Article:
David: Last year, I rode a 600K brevet in Washington called Four Passes. It was an epic ride. We rode out of Seattle in pouring rain, climbed through snow-covered roads on Stevens Pass. Mt. Rainier is one of the most dramatic rain shadows in the world, and the set-up was working perfectly. As we descended into Leavenworth, the sun broke out, we tore off our rain gear and enjoyed a warm, sunny day in dry, central Washington before heading back into the Cascade Range. By the time we were back in the Cascades, the rain-storm had moved out and we had clear skies and stars. We rode on two more passes on the way to the overnight control, which was just below White Pass. We got up to the lodge about 11:30pm, ate a big dinner, got a few hours of sleep, and were back on the road at 4:30am. We had to climb the rest of White and then Cayuse Pass to get to them, but wow – the descents were incredible. The final one into the Greenwater control was 30-plus miles!
UltraRob: Do you do long events because you enjoy riding, the sense of accomplishment when you complete a goal or do you enjoy suffering?
David: Looking back on what I’ve done are the proof-points, but not the rewards. I stopped buying the medals for all but the big events. I don’t keep my numbers, or the brevet cards.
Cycling is one of the few areas of my life where I can really live in the moment. When I am riding a brevet, I can truly shut-out the rest of the world. It’s the closest thing I can think of to the feeling you had as a child, when you were totally absorbed in play. There was nothing else – only that which you were experiencing – real or imagined.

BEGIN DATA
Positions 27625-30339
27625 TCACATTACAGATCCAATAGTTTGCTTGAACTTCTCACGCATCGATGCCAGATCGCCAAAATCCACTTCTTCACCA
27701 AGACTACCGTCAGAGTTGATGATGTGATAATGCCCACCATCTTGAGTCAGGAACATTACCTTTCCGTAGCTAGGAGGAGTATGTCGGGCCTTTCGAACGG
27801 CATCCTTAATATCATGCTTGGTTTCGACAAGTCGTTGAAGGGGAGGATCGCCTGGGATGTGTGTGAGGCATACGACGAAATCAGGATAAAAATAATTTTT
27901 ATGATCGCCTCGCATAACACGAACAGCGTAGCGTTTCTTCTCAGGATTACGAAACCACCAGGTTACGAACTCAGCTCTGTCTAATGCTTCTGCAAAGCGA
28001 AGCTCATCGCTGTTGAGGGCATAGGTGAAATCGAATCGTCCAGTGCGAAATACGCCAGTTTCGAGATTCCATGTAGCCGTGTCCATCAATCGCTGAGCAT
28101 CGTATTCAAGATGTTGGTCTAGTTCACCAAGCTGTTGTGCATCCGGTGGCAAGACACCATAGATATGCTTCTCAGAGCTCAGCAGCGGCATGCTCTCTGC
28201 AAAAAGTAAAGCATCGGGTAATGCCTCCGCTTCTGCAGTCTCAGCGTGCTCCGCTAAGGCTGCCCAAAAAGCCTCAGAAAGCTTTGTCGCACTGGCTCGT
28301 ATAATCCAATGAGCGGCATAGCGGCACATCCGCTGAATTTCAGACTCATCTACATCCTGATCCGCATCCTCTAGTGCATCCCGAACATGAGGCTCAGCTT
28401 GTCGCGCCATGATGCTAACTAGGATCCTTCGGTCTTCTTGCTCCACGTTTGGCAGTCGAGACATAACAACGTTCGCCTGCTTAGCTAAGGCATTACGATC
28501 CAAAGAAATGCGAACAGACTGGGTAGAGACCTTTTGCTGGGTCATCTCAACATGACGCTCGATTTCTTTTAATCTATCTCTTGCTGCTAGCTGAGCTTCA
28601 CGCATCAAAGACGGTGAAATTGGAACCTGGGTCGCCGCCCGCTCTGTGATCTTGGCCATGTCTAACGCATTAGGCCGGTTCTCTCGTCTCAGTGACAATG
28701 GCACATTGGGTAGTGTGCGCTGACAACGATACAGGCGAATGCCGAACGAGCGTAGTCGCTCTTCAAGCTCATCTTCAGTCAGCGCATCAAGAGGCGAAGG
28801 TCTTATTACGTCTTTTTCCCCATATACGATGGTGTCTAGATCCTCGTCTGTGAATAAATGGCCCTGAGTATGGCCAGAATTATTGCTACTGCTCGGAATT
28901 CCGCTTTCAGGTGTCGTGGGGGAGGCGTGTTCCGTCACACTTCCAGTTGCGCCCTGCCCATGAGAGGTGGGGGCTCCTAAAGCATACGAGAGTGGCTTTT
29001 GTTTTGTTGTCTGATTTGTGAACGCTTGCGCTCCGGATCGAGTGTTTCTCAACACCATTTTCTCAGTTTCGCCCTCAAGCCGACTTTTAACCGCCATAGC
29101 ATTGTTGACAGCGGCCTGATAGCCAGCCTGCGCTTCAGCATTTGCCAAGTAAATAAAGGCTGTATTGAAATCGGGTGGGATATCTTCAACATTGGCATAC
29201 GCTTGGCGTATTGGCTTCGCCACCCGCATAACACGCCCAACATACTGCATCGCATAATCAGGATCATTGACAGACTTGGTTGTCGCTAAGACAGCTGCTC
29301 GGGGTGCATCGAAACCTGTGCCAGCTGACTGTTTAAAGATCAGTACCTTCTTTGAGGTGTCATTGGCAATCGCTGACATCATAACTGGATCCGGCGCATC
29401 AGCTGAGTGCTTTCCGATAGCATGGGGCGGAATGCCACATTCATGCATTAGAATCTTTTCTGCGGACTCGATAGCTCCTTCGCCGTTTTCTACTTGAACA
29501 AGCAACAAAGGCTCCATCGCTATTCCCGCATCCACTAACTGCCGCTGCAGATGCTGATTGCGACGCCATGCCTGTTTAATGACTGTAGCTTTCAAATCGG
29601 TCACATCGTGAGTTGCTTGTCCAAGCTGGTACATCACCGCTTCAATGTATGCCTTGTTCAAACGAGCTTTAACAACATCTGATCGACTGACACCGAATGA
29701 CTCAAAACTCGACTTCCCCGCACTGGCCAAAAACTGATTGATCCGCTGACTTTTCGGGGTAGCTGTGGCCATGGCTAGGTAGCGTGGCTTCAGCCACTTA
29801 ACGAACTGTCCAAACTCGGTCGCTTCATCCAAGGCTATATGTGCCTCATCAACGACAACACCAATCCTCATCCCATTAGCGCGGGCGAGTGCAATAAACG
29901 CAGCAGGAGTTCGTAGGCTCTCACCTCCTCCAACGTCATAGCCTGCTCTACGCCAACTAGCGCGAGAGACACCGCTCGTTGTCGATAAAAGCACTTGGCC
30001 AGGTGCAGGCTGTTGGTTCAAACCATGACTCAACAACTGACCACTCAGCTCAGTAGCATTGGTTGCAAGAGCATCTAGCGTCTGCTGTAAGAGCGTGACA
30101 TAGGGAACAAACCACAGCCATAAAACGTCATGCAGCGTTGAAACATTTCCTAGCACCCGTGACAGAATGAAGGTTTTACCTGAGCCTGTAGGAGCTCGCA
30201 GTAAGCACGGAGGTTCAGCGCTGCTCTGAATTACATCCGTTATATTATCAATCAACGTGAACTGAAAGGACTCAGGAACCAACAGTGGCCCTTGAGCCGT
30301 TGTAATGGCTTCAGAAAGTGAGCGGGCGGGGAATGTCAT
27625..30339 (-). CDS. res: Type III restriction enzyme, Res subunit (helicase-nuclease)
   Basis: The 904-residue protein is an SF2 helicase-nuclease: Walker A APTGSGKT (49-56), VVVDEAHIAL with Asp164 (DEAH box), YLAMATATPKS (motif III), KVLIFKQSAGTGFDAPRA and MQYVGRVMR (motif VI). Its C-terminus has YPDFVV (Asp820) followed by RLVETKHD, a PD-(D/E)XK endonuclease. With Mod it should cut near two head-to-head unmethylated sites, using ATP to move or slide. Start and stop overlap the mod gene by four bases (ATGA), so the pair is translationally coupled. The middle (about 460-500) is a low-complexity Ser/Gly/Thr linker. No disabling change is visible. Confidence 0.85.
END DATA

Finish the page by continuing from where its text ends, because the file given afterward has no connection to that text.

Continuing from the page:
I’m not big into suffering, though there’s plenty of it out there on the road. I’ve done what I can to marginalize it with my training regimen. But my weak points – Achilles tendons, knees, low back – eventually start talking to me. I gauge how much pain I’m in based on when I have to start taking 800mg Advil tabs. I don’t like to take them, because once you do, you can’t feel the pain so much, and that’s when you are likely to do the most damage.
There is a benefit to the suffering, though. When things get tough for me at work, or in my personal life, I compare it to the level of stress or anxiety or pain that I might have felt on a ride like the Rocky Mountain and Cascade 1200s, and nothing can hold a candle to it. Thinking about a problem in that light gives me the confidence that I can handle it.
UltraRob: In your book, you focus on the mental part of long distance cycling. Do you feel the mental part is harder than the physical?
David: They are closely related, maybe inversely related. The greater level of fitness you attain, the less likely you are to encounter repetitive motion injuries, so you may not have to call on your mental powers to stay in the ride.
The problem most riders encounter, though, is mustering the motivation in a long training period, to adequately prepare for an event. You can take 10 weeks and be fit enough to handle a century. Getting ready for an ultra cycling event like a 1200K requires 26-weeks. If you’re training for an event in June or July, that means you are going to be getting to know your trainer, and most riders hate that. Or they hate the gym and won’t get in to do the core training.